Anyone who follows this blog on a regular basis is probably aware of my personal opposition to genetically modified organisms, also known as GMOs. Back in Novemeber of 2012 I wrote a series of posts regarding the issues surrounding GMOs as we watched California gearing up to vote on Proposition 37 (here is their website). I did extensive research, reading and studies, about GMOs and wrote these articles: “How GM-foods affect the body“, “Let me decide“, “Monsanto claims commitment to the honeybee industry“, “10 tips on how to avoid GMOs“, “GMOs, Let’s Review“, “What really demonizes Monsanto“.
Naturally I was disappointed when the proposition was defeated–read more about that here (blog-post from the Huffington Post Green).
However, since then, 18 other states have taken up the fight against Monsanto, including Hawaii, Connecticut, Vermont, and Maine. On Tuesday, April 23rd, the national debate settled at the State House in Augusta to hear testimony regarding whether or not Maine should require labeling for GM-foods. More than 100 people signed up to testify for or against the LD-718 bill, which would require retailers to label products containing genetically modified seed or ingredients.
The bill was sponsored by Representative Lance Harvell, R-Farmington, with support from MOFGA with their Right-to-Know GMO campaign. If passed, the bill would also prohibit retailers from labeling a product as “natural” if it contains GMOs.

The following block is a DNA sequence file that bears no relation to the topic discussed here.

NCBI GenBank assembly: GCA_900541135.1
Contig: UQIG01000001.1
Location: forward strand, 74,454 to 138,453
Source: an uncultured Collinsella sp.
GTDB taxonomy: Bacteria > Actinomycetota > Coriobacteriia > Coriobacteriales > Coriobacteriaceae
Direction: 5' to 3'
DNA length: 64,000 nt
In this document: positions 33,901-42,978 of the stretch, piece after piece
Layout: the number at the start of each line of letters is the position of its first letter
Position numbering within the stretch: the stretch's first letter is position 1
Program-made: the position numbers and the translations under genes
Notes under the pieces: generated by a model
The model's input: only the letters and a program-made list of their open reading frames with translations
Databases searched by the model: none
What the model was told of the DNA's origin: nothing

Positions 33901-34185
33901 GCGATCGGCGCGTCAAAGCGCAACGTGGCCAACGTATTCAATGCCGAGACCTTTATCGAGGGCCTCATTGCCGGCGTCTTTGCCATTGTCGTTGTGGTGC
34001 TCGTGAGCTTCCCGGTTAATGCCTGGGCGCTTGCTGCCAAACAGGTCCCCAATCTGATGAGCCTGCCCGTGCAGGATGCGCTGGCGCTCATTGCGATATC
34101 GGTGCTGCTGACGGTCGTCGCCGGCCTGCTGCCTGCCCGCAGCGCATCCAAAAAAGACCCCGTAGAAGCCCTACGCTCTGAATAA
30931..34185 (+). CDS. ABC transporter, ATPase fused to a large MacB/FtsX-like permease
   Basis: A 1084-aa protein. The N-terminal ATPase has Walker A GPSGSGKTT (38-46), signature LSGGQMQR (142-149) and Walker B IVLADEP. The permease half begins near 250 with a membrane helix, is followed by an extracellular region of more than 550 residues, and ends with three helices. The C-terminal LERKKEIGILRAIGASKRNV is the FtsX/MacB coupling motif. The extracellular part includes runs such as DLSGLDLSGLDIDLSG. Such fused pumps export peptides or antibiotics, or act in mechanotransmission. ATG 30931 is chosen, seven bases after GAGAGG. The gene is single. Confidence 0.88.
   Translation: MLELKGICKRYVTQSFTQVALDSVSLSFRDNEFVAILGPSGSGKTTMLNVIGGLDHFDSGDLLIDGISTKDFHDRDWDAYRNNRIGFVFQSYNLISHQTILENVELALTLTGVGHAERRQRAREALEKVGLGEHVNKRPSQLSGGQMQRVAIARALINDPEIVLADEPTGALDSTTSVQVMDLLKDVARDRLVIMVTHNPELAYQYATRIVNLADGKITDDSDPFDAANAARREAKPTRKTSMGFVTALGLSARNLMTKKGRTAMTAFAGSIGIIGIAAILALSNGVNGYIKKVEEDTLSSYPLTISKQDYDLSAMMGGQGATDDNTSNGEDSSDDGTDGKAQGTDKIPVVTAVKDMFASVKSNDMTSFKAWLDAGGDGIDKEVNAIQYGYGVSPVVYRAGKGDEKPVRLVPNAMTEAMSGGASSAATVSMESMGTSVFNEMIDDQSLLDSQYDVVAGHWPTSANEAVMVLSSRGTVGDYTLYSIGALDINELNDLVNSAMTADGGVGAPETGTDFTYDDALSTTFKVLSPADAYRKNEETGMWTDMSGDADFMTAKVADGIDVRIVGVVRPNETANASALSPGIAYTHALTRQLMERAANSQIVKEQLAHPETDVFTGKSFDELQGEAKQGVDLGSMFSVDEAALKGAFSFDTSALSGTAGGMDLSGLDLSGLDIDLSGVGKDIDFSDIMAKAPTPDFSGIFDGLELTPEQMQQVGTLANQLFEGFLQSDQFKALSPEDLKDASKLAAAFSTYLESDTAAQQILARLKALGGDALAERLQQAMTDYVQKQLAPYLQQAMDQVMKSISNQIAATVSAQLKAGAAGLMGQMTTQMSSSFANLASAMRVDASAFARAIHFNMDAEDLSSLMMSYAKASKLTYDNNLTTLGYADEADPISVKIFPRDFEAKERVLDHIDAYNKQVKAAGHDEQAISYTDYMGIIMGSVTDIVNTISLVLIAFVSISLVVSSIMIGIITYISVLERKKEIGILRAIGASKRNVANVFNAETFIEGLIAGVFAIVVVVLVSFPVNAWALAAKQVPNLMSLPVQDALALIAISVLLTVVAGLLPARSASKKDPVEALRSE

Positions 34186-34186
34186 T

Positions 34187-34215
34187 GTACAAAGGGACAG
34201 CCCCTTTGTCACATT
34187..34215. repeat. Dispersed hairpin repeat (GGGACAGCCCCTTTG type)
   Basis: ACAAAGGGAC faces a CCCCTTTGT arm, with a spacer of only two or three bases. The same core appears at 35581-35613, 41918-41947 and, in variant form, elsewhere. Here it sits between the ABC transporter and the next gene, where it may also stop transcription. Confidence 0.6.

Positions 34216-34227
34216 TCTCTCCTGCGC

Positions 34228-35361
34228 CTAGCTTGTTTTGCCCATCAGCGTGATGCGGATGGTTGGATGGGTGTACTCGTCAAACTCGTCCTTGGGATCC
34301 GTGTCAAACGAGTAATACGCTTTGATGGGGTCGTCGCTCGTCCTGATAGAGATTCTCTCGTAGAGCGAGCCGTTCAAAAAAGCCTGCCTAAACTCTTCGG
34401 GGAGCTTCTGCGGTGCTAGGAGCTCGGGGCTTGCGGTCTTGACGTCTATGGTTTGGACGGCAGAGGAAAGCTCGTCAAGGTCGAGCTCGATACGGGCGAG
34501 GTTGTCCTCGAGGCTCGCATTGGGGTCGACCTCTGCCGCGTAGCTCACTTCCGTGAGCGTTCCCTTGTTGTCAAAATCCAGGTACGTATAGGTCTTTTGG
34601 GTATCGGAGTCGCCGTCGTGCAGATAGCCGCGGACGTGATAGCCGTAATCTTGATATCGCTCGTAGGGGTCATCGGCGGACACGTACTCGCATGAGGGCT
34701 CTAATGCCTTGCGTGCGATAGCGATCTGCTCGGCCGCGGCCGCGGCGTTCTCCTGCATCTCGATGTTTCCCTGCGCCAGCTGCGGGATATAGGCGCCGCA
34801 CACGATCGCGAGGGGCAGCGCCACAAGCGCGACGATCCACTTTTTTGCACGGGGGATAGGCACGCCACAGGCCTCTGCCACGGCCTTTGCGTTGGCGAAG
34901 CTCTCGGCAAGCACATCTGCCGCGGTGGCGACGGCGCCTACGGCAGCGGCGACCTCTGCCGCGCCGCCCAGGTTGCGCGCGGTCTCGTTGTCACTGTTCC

Opponents included the Maine Grocer’s Association, the Maine Farm Bureau, and the Maine State Chamber of Commerce, and they are backed by Monsanto and the Grocery Manufacturer’s Association. Attributing the public outcry for GMO-labeling to a mere “consumer curiosity”, representatives protested that the debate should be delt with at the federal level. They claim that the bill violates constitutional provisions on interstate commerce allowing companies to avoid disclosing whether their products are genetically modified.
But advocates say that consumers have the right to know if their food has been bioengineered. They need to know if the food they are eating and feeding their children, their families, was made with ingredients that came from plants that have had their DNA spliced with that of an un-related plant, animal, bacterium, or virus.
Supporters went on to point out that despite the opposition’s claim that there is no evidence that GMOs are harmful or different from other plants in any way, there is new scientific evidence that GM foods can increase health risks and food allergies. It was also pointed out that there is a lack of scientific study proving the health risks because federal regulators have left testing up to the biotech industry. The same industry that is producing and profiting from GM-products, which have been in our food supply for nearly 20 years now.
I couldn’t make it to Augusta on Tuesday to do my part to support the bill. It would have been great to be able to stand among the other organic farmers for this common cause. And there was only one advocate that mentioned the threat to wildlife that GMOs pose, which made me realize that no one even mentioned the pollinators.
GM-crops kill pollinators. I would have liked to have been there with reports and my own testimony, informing lawmakers of the devastation that these crops pose to the beekeeping industry and our natural wildlife.
Alas, I was only able to listen to the live feed that I chanced upon that afternoon.
Even still, I was there in spirit.
For more about Tuesday’s hearing for LD-718 and the proposed labeling of GM-foods in Maine, check out these links:
Should Maine require labeling for genetically modified food? – The Portland Press Herald
Lawmakers take up GMO labeling bill – WABI TV 5 News, with an accompanying video clip.